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Crunching The NYR Salary Cap

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A look at the Rangers’ summer in the eyes of the salary cap

2014 NHL Stanley Cup Final - Practice Sessions
(L-R) Jeff Gorton, Jim Schoenfled, Glen Sather and James Dolan of the New York Rangers watch a practice session on an off day during the 2014 NHL Stanley Cup playoffs at Staples Center on June 6, 2014 in Los Angeles, California.
Photo by Bruce Bennett/Getty Images

Author’s note: The salary cap for 2016-17 for each NHL team was precisely $73 million. Depending on revenue, my approximation for the 2017-18 salary cap would be anywhere from $72 to $76 million. The new salary cap figure, based on NHL revenue, will be announced sometime next month, most likely late June.

With the Rangers’ 2016-17 campaign supplanted all-too-early in the history books, it’s time (like it or not) to look ahead to the 2017 off-season. For New York, it represents a myriad of choices and possibilities, all of which will doubtlessly be explored here on BlueshirtBanter.

But for now, we’ll just take a look at a few things from a salary cap perspective:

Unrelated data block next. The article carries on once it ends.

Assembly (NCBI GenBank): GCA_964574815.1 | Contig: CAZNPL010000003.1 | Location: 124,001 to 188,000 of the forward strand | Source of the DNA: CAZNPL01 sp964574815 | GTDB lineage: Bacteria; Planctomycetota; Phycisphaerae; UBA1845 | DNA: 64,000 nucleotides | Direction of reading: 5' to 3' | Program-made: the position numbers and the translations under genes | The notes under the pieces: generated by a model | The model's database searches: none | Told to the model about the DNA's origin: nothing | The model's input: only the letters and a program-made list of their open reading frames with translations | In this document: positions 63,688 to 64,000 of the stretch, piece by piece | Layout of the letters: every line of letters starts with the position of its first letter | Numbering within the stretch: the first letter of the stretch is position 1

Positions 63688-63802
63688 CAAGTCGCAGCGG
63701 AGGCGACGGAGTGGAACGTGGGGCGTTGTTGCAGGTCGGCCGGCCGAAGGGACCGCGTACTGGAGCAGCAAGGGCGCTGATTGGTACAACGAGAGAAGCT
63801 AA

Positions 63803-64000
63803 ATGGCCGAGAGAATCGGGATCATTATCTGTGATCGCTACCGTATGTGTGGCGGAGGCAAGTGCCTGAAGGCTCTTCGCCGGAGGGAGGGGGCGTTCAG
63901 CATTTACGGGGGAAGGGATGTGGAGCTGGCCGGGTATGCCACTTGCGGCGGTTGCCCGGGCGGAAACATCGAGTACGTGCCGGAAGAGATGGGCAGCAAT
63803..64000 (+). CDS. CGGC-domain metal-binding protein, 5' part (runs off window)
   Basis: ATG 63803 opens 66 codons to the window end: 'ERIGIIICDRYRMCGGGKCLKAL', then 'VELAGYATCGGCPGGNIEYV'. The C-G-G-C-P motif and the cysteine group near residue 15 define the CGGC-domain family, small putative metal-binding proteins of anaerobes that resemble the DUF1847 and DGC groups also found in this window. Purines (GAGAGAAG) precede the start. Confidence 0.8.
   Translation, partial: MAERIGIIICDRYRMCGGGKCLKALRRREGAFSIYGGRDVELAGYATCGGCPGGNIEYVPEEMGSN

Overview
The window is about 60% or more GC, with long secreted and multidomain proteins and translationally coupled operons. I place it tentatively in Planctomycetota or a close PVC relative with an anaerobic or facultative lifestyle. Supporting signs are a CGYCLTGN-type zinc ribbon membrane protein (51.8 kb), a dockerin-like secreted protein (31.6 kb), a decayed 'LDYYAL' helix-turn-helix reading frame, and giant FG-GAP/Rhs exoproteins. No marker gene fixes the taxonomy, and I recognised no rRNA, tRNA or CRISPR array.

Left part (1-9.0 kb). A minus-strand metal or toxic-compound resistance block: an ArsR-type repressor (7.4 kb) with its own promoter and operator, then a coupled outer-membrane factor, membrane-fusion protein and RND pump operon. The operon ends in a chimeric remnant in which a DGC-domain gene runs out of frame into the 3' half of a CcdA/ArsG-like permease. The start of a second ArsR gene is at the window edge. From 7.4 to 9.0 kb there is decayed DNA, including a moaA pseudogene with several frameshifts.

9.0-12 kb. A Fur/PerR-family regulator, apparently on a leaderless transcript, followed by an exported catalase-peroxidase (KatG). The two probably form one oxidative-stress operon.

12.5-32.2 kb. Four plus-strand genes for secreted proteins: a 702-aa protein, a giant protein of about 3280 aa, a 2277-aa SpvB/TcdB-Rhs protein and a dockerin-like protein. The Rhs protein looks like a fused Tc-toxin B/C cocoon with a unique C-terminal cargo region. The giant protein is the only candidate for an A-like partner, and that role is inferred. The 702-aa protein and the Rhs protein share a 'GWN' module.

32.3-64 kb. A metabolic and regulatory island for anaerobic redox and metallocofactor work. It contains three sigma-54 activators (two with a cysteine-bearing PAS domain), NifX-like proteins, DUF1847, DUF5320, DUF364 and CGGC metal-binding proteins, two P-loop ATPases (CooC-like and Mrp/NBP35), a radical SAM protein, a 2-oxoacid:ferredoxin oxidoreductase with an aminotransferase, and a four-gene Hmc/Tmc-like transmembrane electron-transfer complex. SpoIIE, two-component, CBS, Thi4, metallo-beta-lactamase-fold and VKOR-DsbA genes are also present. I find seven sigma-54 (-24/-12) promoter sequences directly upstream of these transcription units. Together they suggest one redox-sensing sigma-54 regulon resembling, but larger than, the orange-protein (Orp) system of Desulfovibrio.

Current NYR Contract Outlay (via CapFriendly.com)

On the surface, it might appear to be a simple situation: with seven defensemen and two goaltenders under contract for next season, the only moving pieces are a handful of forwards to re-sign, with anywhere from $8 to $12 million in cap space to accommodate. Open and shut, eh?

Probably not.

For one thing, if there are serious changes to be made in the department of defense, it will require salary shedding (particularly re-signing Brendan Smith, or landing impending free agent Kevin Shattenkirk). The frank discussion is mainly to what degree would Jeff Gorton be willing to eat salary, or live with dead cap hit, as a means of ousting Dan Girardi and/or Marc Staal.

That’s not to say it be unfathomable for New York to create such blue line cap space by shrinking the forward payroll, either. But lest we forget: Mika Zibanejad is coming off a fantastic year (albeit with some missed games due to a broken leg), is eligible for salary arbitration, and is a prime candidate for a long-term deal with a substantial raise in pay.